Did you ever bump your arm or twist an ankle only to have more pain several days later than you did at the time of the injury? This type of situation often arises after a car accident. It’s one of many reasons the top priority following a Pennsylvania collision should be to obtain medical attention. If you have neck pain, you’ll want to closely monitor your condition, even after ER doctors release you.
Whiplash is a term that describes a broad range of neck injuries. If another driver runs a stop light or fails to yield a right of way and crashes into your vehicle, the jarring you experience upon impact can have a lasting, adverse effect on your neck and spinal regions. It’s important to know how to recognize the signs of whiplash and also to be able to access post-collision support, as needed.
In a person’s neck, there is a group of bones that are essentially stacked on top of each other. There are discs in between those bones that perform a similar function to the shock absorbers in a car. There are also bundles of nerves and ligaments in a person’s spinal column, any or all of which may be affected if he or she suffers a whiplash injury.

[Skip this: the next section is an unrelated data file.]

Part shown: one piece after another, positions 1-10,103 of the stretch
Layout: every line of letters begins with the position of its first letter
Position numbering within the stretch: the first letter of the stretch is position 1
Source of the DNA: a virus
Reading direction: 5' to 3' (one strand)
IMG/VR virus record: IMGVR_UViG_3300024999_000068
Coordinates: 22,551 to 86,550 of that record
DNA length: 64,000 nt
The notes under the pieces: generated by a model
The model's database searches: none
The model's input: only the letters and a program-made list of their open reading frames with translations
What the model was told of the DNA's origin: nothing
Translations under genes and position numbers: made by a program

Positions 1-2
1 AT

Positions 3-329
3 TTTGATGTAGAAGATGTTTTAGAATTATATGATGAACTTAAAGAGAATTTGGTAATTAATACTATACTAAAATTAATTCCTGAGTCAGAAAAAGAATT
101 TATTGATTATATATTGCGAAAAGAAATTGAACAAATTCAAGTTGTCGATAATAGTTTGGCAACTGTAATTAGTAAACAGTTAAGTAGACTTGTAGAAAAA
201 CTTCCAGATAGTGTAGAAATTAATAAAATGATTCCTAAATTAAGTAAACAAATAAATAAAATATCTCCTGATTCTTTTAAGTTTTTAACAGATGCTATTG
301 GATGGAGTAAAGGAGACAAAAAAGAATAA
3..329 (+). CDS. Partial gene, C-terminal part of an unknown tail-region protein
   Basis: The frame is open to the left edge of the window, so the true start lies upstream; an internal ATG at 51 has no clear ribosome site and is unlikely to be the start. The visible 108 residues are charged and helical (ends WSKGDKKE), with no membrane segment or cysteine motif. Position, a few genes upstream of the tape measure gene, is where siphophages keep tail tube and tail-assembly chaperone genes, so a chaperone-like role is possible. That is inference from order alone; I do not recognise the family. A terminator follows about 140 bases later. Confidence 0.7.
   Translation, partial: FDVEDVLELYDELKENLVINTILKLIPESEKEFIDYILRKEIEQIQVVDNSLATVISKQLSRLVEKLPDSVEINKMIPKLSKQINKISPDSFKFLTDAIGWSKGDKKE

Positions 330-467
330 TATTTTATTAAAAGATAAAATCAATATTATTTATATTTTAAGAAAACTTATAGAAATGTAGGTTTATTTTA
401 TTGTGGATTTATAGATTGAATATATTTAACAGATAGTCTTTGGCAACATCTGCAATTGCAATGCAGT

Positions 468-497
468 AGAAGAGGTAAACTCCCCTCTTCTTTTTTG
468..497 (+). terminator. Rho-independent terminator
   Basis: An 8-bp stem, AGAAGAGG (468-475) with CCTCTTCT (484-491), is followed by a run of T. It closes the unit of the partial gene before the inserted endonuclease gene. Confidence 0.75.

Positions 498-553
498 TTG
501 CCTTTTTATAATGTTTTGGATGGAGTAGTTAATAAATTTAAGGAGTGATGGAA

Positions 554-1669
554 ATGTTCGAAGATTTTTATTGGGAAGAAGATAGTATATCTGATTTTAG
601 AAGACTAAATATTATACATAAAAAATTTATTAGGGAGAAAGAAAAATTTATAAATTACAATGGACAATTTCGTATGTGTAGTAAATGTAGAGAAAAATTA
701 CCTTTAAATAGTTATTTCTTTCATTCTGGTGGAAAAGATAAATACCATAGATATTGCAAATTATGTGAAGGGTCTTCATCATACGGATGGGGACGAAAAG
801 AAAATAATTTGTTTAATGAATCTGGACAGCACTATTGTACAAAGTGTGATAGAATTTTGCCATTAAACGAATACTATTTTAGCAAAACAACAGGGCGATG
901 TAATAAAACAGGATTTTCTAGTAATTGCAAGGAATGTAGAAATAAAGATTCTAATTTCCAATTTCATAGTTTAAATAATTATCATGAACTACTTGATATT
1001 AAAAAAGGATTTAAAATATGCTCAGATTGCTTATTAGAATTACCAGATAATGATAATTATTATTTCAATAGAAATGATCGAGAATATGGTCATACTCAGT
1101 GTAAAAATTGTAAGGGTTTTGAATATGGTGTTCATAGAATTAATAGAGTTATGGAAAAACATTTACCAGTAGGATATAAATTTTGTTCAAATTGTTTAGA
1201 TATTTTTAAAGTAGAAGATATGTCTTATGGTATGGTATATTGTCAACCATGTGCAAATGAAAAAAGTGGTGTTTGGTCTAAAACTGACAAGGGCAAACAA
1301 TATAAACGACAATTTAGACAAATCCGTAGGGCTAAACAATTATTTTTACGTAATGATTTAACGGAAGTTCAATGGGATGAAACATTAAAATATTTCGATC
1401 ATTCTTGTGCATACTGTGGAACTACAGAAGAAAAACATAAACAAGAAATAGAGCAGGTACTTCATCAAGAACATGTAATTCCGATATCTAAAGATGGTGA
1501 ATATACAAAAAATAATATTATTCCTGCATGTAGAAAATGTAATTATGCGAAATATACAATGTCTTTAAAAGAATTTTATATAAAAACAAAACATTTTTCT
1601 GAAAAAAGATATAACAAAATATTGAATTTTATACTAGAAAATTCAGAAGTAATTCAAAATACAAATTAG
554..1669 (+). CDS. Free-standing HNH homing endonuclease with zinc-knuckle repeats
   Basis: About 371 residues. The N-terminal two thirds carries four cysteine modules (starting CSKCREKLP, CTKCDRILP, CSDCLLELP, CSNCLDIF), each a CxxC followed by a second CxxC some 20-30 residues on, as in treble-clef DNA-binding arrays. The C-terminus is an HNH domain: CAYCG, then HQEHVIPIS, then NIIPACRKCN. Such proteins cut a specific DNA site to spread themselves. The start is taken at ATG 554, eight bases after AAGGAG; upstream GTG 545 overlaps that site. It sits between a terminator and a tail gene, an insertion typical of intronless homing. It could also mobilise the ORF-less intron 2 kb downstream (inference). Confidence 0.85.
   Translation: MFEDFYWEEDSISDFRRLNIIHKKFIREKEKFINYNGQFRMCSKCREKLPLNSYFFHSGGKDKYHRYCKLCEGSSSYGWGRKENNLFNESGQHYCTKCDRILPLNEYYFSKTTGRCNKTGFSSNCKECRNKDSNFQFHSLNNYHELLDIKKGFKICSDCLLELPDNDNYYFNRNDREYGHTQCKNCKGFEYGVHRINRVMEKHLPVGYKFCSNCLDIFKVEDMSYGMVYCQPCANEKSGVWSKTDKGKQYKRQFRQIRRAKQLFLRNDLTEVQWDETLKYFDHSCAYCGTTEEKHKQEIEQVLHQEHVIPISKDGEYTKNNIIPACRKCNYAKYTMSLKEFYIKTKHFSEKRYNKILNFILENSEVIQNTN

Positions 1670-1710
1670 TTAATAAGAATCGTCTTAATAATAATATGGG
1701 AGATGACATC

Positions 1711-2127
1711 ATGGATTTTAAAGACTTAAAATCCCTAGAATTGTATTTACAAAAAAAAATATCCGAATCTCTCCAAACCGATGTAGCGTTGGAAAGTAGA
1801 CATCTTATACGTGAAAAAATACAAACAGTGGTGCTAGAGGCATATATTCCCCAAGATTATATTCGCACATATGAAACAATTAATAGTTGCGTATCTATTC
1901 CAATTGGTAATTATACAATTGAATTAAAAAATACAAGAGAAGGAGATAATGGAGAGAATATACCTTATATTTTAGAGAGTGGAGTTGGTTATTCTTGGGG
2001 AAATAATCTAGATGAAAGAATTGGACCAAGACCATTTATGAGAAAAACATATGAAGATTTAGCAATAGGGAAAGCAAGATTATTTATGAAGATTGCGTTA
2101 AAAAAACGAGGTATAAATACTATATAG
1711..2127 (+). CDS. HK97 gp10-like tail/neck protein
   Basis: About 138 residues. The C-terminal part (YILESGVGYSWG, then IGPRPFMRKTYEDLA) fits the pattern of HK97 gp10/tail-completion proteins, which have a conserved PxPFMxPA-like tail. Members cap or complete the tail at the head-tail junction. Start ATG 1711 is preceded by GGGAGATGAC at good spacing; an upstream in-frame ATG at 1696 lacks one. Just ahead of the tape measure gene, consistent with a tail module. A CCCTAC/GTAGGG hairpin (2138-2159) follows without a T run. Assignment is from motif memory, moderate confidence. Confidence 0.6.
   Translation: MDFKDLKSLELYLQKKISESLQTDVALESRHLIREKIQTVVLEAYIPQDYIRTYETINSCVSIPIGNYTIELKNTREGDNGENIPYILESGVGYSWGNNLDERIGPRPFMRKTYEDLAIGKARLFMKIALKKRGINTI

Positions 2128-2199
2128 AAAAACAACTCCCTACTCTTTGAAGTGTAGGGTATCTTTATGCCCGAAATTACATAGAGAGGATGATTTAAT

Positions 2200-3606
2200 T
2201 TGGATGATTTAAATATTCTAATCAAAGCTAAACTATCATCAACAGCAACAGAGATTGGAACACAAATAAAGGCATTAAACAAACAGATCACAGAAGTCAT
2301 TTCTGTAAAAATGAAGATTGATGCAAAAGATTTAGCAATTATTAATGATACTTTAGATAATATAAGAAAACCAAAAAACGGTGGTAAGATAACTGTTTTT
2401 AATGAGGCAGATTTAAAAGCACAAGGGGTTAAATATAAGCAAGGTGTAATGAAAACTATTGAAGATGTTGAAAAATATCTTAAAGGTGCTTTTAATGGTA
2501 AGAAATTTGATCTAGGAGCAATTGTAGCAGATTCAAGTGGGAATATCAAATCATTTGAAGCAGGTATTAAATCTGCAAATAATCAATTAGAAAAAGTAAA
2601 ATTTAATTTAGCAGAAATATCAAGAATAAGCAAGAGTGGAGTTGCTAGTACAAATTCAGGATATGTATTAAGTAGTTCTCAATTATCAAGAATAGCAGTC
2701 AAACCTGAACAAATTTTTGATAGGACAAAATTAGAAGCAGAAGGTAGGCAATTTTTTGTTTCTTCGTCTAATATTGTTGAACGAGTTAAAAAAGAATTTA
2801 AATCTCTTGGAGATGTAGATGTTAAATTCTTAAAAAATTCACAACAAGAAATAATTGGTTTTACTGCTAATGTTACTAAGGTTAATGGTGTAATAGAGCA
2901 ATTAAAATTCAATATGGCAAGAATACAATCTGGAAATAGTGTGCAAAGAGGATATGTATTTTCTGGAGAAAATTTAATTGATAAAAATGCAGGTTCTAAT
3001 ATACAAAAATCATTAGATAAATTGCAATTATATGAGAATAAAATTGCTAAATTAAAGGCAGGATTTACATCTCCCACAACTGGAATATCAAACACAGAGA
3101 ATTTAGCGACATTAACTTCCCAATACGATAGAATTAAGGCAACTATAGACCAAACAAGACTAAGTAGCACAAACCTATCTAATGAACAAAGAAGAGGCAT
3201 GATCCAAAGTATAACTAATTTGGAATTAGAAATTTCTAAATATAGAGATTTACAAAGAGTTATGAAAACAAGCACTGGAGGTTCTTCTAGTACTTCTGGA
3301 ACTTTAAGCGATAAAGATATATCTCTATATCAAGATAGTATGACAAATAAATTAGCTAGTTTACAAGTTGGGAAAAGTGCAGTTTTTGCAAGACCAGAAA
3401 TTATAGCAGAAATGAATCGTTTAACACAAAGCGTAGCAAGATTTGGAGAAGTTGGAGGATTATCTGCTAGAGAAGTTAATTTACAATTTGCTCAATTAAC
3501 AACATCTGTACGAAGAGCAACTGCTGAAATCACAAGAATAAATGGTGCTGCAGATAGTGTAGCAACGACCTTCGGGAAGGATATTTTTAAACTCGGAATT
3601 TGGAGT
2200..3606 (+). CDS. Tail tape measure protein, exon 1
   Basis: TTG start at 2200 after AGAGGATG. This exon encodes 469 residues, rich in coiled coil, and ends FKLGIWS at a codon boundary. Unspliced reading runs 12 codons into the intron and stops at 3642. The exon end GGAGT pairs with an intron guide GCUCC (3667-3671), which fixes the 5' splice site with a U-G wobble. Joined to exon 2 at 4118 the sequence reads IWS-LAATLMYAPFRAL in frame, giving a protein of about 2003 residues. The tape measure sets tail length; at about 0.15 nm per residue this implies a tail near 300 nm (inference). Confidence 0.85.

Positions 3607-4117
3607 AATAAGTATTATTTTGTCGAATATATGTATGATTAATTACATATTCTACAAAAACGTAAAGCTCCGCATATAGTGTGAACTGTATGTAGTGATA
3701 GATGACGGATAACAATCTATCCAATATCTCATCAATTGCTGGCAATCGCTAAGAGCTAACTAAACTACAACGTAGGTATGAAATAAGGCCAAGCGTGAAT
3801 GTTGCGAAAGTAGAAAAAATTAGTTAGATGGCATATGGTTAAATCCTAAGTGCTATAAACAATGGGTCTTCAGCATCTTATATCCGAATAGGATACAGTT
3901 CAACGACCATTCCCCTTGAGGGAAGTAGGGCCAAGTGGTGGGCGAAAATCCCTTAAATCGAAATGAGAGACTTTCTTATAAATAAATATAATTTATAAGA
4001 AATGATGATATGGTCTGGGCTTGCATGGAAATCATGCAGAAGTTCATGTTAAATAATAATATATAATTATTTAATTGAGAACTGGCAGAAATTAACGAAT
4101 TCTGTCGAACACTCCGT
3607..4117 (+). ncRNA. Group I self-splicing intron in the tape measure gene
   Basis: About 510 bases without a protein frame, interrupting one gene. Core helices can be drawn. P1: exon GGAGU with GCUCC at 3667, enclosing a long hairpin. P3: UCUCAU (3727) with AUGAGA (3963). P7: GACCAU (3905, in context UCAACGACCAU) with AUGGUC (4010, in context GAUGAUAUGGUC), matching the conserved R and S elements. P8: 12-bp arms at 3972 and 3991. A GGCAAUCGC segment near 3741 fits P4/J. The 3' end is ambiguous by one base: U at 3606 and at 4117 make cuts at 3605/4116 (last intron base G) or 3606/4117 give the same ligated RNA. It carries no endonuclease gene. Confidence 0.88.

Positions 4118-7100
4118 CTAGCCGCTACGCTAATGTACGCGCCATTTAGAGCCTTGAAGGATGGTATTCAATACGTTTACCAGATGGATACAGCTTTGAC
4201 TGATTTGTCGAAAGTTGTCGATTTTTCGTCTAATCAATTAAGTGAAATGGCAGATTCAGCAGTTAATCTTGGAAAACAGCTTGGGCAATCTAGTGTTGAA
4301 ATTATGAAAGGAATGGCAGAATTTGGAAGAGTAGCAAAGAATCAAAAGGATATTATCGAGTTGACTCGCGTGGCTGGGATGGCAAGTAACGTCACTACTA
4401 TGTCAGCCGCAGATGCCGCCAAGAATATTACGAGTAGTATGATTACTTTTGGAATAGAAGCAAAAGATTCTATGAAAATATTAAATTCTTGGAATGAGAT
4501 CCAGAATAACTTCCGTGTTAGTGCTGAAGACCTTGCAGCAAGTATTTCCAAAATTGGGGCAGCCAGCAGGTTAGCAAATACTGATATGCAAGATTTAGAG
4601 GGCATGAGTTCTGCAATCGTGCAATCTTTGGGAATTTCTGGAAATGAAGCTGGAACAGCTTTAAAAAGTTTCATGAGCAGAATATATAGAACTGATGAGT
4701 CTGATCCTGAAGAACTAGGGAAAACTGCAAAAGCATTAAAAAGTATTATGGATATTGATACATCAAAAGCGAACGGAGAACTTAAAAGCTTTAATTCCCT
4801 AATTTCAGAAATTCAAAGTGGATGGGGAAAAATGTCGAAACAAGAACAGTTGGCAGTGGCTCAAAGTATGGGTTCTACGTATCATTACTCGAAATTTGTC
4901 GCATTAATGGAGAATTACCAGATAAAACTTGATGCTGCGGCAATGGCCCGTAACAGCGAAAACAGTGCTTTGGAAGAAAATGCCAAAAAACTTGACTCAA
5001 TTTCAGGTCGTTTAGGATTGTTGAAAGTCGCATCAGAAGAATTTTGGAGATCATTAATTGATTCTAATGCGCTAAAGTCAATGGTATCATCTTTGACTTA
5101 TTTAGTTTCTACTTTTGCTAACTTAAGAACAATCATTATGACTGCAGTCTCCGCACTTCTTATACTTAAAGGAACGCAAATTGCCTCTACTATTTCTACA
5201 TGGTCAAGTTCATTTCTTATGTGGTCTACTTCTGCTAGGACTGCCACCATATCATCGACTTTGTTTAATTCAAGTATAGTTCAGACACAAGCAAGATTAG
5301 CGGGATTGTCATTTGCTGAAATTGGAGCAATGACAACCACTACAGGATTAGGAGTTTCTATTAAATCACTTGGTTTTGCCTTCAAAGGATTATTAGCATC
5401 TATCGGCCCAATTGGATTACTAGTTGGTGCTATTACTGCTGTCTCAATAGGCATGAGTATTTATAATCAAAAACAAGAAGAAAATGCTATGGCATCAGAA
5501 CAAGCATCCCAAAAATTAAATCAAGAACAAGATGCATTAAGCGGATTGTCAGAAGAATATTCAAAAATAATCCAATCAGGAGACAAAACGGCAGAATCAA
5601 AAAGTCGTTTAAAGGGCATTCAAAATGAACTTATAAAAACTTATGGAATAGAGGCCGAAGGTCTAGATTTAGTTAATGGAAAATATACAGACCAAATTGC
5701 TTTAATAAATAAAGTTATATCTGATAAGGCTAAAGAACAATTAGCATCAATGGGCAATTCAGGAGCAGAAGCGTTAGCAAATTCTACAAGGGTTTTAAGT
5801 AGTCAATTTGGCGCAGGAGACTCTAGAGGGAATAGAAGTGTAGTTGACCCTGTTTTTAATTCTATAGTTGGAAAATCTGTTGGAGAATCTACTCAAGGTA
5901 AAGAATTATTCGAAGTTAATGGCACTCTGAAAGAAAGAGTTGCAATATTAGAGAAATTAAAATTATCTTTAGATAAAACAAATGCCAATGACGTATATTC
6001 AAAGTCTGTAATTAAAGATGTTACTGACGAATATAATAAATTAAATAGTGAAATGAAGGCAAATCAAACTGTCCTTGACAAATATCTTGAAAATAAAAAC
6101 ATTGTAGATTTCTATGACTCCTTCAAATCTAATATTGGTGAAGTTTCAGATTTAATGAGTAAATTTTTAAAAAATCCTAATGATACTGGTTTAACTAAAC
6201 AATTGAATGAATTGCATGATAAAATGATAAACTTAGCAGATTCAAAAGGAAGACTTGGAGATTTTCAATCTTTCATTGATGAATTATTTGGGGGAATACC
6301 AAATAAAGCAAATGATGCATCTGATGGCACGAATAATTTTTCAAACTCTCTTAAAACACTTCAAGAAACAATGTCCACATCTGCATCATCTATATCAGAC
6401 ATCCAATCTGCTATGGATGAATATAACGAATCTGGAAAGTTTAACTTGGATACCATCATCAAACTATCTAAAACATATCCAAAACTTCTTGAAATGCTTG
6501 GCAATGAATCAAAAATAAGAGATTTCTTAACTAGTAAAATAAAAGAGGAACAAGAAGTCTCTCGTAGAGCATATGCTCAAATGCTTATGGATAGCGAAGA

How long it takes to fully recover from whiplash depends on many unique factors in a specific incident. Sadly, whiplash can cause long-term health problems in some situations. Upon visiting a doctor after a collision because of neck or back issues, it’s always best to make sure he or she knows about the car accident, even if it was months earlier. Whiplash injuries often prompt a need for repeated medical visits, which can be expensive; this is one of the ways litigation can help recovering victims who seek compensation for damages against those deemed responsible for their injuries.